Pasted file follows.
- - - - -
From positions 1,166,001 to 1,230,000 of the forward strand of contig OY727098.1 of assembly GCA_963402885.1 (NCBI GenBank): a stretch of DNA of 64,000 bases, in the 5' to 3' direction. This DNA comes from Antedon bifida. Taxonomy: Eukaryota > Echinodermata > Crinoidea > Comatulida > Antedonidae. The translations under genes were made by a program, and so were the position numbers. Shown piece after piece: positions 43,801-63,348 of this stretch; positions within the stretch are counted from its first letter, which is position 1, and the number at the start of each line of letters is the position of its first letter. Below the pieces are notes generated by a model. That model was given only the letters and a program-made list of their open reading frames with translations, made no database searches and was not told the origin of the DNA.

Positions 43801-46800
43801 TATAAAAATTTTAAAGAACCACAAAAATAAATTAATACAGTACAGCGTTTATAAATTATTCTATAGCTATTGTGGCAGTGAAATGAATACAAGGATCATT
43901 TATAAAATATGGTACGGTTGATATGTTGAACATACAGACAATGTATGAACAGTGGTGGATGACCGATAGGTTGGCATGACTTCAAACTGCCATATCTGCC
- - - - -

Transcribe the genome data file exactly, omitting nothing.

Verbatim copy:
From positions 1,166,001 to 1,230,000 of the forward strand of contig OY727098.1 of assembly GCA_963402885.1 (NCBI GenBank): a stretch of DNA of 64,000 bases, in the 5' to 3' direction. This DNA comes from Antedon bifida. Taxonomy: Eukaryota > Echinodermata > Crinoidea > Comatulida > Antedonidae. The translations under genes were made by a program, and so were the position numbers. Shown piece after piece: positions 43,801-63,348 of this stretch; positions within the stretch are counted from its first letter, which is position 1, and the number at the start of each line of letters is the position of its first letter. Below the pieces are notes generated by a model. That model was given only the letters and a program-made list of their open reading frames with translations, made no database searches and was not told the origin of the DNA.

Positions 43801-46800
43801 TATAAAAATTTTAAAGAACCACAAAAATAAATTAATACAGTACAGCGTTTATAAATTATTCTATAGCTATTGTGGCAGTGAAATGAATACAAGGATCATT
43901 TATAAAATATGGTACGGTTGATATGTTGAACATACAGACAATGTATGAACAGTGGTGGATGACCGATAGGTTGGCATGACTTCAAACTGCCATATCTGCC